One Big Problem

The family around Caleb as he dies

Now, the way I see it, there’s a lot of truth in that interpretation of The Witch. For instance, Thomasin’s family definitely oppresses her and treats her unfairly, and her experiences do clearly parallel the experiences of women throughout most of human history. However, there’s one element of the common interpretation that I simply can’t get on board with: its view of the film’s ending.

While I understand why a lot of people think it’s liberating, I believe that a closer look at it actually reveals something very different. Let’s consider the group Thomasin is joining. These witches “live deliciously,” and in isolation, that sounds great. We all want to be free to choose our own paths and enjoy our lives.

However, in the context of The Witch, that kind of life comes with a dark side that outweighs any positives it may have. These witches don’t simply enjoy life in an innocent way. They don’t simply live the way they want and let other people do the same. No, they “live deliciously” at the expense of other people.

At one point in the movie, a witch steals a baby and kills him in order to make a flying ointment, and that alone makes Thomasin’s fate tragic rather than liberating. She joins a group that literally murders babies, and I can’t see how that could possibly be construed as a good thing.

Sure, a lot of people argue that it’s better than the life she led with her oppressive family, but that’s beside the point. True liberation isn’t going from terrible to not quite as terrible. True liberation is going from a bad life to a genuinely good one, but these witches are pretty much the pinnacle of evil. Thomasin is going to ruthlessly murder the most innocent and helpless people in our society, so what she experiences at the end of The Witch isn’t true liberation. It’s simply oppression redistributed.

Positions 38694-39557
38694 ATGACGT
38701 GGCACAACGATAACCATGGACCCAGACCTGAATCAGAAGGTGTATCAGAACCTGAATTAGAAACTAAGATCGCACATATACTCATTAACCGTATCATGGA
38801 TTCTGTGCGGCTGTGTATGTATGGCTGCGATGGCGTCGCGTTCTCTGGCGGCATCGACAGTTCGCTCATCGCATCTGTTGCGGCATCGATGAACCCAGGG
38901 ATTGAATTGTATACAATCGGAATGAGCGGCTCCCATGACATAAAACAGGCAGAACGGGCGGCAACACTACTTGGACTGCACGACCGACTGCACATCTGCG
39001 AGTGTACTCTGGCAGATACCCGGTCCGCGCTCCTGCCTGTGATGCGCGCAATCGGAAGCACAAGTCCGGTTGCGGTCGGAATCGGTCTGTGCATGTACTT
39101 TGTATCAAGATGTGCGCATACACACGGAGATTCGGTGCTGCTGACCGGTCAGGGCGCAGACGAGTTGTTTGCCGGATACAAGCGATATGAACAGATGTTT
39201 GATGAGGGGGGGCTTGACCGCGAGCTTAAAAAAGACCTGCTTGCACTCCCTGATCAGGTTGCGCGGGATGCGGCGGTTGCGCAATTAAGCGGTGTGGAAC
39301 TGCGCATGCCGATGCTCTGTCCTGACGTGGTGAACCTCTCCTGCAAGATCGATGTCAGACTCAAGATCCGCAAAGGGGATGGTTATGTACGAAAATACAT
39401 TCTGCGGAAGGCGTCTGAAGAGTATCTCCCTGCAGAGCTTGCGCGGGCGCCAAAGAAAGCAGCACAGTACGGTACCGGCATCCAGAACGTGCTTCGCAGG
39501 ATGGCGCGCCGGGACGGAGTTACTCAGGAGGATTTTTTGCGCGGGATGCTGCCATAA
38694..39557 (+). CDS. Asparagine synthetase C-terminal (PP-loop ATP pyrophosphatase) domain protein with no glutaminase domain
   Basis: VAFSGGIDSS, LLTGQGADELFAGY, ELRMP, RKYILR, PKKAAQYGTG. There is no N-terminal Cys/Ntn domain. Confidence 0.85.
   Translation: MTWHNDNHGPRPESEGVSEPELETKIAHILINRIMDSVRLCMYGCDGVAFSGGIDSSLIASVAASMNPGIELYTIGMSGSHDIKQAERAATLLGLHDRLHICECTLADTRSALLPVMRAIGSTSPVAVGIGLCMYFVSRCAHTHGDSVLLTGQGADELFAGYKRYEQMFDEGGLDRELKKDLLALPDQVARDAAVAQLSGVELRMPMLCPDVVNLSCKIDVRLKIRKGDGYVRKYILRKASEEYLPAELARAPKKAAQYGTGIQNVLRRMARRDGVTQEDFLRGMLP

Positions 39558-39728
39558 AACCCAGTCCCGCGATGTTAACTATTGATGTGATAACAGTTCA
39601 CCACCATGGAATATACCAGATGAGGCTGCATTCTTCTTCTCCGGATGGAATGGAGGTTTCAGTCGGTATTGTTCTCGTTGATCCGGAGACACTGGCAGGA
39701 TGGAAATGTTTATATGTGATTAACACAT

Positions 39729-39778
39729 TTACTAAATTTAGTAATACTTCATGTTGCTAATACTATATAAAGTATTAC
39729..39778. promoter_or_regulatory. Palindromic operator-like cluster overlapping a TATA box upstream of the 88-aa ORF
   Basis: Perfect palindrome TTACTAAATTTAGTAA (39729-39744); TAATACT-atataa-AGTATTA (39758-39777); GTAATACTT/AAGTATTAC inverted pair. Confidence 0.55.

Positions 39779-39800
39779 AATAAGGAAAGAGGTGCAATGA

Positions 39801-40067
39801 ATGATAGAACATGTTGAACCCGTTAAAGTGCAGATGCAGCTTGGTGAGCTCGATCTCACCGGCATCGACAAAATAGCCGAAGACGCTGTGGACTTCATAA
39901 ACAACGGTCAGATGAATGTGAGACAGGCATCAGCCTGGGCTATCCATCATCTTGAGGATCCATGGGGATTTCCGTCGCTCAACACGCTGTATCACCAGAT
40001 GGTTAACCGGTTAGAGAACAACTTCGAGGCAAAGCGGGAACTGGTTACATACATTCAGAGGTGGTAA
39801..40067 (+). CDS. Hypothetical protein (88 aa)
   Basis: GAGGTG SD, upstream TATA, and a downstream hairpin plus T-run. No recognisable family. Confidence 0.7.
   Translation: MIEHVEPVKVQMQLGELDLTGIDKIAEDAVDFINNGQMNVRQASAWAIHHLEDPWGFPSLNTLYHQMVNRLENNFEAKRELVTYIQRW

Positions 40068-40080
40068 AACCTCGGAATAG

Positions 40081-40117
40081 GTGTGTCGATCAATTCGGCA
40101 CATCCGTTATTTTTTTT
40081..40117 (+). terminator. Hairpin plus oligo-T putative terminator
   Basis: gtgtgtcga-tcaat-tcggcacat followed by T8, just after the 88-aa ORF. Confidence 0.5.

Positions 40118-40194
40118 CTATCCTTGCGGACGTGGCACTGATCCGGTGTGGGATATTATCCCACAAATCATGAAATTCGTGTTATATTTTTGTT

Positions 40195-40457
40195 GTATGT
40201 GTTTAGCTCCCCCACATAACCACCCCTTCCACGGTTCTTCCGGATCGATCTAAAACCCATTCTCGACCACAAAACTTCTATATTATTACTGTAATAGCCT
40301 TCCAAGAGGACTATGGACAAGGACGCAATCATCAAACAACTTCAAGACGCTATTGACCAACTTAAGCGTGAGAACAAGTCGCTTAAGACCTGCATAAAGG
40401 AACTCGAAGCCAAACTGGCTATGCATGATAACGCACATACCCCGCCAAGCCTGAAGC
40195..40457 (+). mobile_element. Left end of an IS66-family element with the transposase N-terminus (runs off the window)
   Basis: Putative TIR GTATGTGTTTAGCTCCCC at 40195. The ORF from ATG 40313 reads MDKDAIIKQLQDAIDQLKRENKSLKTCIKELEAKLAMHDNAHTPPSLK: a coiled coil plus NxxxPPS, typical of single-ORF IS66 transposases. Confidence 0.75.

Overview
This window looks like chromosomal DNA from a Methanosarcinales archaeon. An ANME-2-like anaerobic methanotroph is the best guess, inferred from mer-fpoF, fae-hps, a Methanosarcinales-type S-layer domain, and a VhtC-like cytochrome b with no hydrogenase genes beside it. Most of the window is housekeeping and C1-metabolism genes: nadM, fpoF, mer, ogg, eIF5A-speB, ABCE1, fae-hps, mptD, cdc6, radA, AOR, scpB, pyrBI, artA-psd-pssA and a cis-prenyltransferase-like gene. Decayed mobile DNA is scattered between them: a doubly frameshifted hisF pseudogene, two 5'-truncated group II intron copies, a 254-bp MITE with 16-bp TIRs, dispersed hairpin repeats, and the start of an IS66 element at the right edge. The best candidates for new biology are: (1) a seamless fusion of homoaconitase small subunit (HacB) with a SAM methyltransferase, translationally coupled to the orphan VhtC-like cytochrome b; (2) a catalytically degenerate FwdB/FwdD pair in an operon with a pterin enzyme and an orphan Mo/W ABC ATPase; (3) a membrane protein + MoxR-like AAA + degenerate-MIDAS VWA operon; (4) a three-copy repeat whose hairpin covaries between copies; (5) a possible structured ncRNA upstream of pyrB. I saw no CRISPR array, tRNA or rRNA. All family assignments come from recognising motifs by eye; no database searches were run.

A Cautionary Tale

A young woman in a dress stands in front of a an old farmhouse.

So if I don’t think The Witch is a story of female liberation, then what do I think it’s actually about? Well, I see it as a cautionary tale about the way we treat others. See, as bad as it is to join a group that literally murders babies, Thomasin apparently thought it was better than what her life had been up until that point, and that speaks volumes.

Her choice to become a witch shows just how bad her treatment at the hands of her family really was, and that in turn serves as a warning for us against acting that way in our own lives. It shows us that we need to treat people with compassion, dignity, and respect, and we shouldn’t use other people as scapegoats for our own problems or keep them from choosing their own paths in life. Simply put, we have to treat other people as people, not as objects we can use and abuse at will.

That being said, I do think The Witch puts a feminist twist on this general message. By focusing on the oppression of a young woman, it’s telling us that women deserve to be treated with the same dignity and respect we give men. It’s highlighting one specific way our species has massively dropped the ball throughout most of its history, and by doing so, it’s urging us to be better and to create a society in which everybody, not just men, can be free and flourish.

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Written by JP Nunez

JP Nunez is a lifelong horror fan. From a very early age, he learned to love monsters, ghosts, and all things spooky, and it's still his favorite genre today.